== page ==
With dogs, it’s not just what you say but how you say it
When it comes to canine patients, matching the pitch of your voice with words of praise isn't just natural. It is also the most effective, according to a new study.
Researchers from Eötvös Loránd University in Budapest, Hungary studied how dogs process speech and concluded that they are a lot like humans. In fact, dogs use the left hemisphere to process words, and the right to process intonation. Further, praising triggers a dog’s reward center when both words and intonation match.
The paper was published in the American Association for the Advancement of Science’s journal, Science, on Aug. 29.
The researchers trained 13 dogs to lay motionless in an fMRI brain scanner while they measured the dogs’ brain activity as a trainer used both praise words and meaningless words with both praising and neutral intonations. As they did, the researchers watched for brain regions that differentiated between meaningless and meaningful words, or praising and non-praising intonations.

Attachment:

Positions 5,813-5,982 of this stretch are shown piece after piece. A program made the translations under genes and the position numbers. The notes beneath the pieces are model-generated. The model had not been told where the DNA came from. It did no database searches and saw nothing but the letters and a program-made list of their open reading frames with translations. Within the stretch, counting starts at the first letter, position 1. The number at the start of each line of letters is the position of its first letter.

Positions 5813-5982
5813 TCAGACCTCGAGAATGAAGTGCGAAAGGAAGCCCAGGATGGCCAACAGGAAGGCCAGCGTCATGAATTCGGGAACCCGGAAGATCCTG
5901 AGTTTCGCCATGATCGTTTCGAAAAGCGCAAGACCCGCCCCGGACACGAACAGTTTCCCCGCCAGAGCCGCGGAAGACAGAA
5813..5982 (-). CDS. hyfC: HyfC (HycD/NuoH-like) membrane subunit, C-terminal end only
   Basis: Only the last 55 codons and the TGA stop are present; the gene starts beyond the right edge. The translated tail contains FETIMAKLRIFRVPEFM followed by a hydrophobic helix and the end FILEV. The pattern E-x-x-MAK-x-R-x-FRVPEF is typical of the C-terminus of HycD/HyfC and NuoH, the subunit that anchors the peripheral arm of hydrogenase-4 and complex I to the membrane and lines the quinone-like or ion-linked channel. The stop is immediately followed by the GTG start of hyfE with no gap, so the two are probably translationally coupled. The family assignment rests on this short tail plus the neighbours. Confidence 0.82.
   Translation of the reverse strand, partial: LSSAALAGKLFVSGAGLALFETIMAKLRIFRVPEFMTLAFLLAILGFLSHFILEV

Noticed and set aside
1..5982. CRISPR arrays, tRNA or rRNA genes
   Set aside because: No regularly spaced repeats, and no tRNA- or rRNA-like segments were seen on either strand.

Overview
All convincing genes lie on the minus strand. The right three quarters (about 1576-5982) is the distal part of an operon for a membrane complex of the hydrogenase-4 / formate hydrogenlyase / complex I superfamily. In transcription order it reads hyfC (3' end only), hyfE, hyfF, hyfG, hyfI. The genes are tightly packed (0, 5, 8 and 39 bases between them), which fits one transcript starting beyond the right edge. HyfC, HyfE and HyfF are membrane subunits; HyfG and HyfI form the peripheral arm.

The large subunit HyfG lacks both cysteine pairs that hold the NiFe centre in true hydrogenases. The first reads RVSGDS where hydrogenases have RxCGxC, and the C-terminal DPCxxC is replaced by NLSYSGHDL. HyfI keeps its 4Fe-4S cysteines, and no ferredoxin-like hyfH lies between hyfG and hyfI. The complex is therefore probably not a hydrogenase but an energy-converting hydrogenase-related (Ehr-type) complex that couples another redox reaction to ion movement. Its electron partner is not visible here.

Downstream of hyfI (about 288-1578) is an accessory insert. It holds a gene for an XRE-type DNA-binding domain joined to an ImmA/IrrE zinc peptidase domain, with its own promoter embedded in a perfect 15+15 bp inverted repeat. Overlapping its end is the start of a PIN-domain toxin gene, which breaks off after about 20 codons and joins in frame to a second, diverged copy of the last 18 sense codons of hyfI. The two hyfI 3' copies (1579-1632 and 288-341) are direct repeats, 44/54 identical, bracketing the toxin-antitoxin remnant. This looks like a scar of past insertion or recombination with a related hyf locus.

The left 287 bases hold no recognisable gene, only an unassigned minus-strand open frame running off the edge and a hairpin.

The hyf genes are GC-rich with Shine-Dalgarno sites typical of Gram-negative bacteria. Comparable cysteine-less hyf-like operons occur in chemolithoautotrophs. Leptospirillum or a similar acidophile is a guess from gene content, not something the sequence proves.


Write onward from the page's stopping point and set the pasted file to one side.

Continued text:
"[Our study] shows that for dogs, a nice praise can very well work as a reward, but it works best if both words and intonation match,” said lead researcher Attila Andics, PhD. “So dogs not only tell apart what we say and how we say it, but they can also combine the two, for a correct interpretation of what those words really meant.”